Indeed, this paradoxical phenomenon highlights the need for measuring people's propensity to embrace cashless.
Using a framework developed by our partner, Dr A Parasuraman of the University of Miami, we can segment the population based on their technology readiness (TR).
It includes a 16-item TR scale to measure people's propensity to adopt technology and service providers can develop more informed and potentially more effective strategies for progressing towards the cashless goal.
While at it, we should also examine the propensity of both employees and customers (citizens as the case may be) to embrace technology. Just as a banker is pulled between the positive aspect of increased efficiency and ease, and the negative aspect of having to learn a new system and method, a customer too goes through similar tensions -- new hopes and innovativeness on the positive side, and discomfort and insecurity on the negative. Customers love the time saved, but become frustrated when snags occur.
Of the four dimensions of TR, optimism and innovativeness are "motivators," contributing to TR, whereas discomfort and insecurity are "inhibitors," detracting from it. Most importantly, an individual can possess different combinations of these traits, based on which a segmentation of the population can be done.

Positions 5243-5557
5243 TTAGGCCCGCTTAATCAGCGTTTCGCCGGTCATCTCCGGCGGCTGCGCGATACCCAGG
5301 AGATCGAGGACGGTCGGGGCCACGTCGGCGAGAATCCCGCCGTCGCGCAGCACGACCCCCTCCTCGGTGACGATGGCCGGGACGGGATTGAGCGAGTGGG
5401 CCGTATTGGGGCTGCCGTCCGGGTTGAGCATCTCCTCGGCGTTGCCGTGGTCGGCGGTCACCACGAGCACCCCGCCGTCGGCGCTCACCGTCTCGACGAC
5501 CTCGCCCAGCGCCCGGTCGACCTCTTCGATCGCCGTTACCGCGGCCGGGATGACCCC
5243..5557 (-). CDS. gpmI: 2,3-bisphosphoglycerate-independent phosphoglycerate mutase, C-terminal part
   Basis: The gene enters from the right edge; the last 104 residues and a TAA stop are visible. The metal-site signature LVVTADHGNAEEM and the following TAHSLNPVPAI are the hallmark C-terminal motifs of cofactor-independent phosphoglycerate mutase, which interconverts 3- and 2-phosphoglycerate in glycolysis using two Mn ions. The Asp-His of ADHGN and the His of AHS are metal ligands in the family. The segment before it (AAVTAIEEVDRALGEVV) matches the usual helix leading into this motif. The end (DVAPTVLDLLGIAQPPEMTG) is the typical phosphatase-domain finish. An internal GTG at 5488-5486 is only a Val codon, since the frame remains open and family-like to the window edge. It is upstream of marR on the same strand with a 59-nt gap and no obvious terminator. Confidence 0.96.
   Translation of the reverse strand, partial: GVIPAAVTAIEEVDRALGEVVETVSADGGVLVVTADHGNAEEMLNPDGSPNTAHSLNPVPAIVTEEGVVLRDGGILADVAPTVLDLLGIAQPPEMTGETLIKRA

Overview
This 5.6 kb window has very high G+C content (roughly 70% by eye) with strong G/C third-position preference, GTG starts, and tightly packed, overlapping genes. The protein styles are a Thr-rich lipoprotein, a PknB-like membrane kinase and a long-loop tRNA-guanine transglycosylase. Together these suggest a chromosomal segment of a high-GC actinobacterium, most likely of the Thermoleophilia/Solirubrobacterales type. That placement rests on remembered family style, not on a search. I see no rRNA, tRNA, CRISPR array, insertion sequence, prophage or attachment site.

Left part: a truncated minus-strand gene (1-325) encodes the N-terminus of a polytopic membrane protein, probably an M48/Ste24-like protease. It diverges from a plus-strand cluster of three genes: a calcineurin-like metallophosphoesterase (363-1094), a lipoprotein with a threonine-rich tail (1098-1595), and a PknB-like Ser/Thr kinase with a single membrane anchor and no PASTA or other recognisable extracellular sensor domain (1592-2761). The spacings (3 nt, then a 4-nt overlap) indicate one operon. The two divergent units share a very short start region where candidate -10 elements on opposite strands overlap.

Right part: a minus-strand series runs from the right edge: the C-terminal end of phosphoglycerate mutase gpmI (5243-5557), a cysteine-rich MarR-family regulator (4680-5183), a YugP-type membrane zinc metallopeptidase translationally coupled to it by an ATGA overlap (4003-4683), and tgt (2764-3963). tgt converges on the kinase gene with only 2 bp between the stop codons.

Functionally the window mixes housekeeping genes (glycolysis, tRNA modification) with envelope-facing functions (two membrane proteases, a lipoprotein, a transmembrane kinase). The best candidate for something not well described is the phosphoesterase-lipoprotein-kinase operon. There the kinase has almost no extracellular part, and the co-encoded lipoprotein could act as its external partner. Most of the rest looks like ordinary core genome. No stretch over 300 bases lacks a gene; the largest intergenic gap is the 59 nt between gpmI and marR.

The graph depicts five broad segments based on technology readiness and time to adopt: Explorers, pioneers, sceptics, hesitators and avoiders. It is clear how wasteful it will be to drive straight to hesitators and avoiders. It will be best to focus on pioneers and sceptics as of now, since explorers are already active users.
For a smooth and efficient transition to a cashless economy, we can first assess the TR levels within a given population (regionally, state-wise, city-wise, seniors, across professions, and so on) to predict technology-related behavioural intentions as close as possible to actual behaviour. This can help allocate resources accordingly in a timely manner for various initiatives.
A joint study may be undertaken by government with private service providers to increase the return on investment for all.
Service providers playing to lead the cashless economy can reap rich dividends by gaining insights using TR-based segmentation. By comparing scores of a specific group against baseline scores, they can take appropriate marketing decisions.
Referring to the graph in this context, the "explorers" will be interested in more advanced functionality with minimal help, while the "avoiders" and "hesitators" will be more satisfied with basic functionality but will need more support and reassurance. The "sceptics" will need persuasive communication and the "pioneers" need little convincing but require more support to be satisfied.
Measuring the propensity to embrace technology can drive an efficient and effective pursuit of an eventual cashless economy that benefits all stakeholders -- government, citizens and service providers.
What's more important: Complaining like avoiders or hailing like explorers? Going by the current trend of newspaper stories, India seems to have only sceptics!
M Muneer is co-founder of Medici Institute, a non-profit company.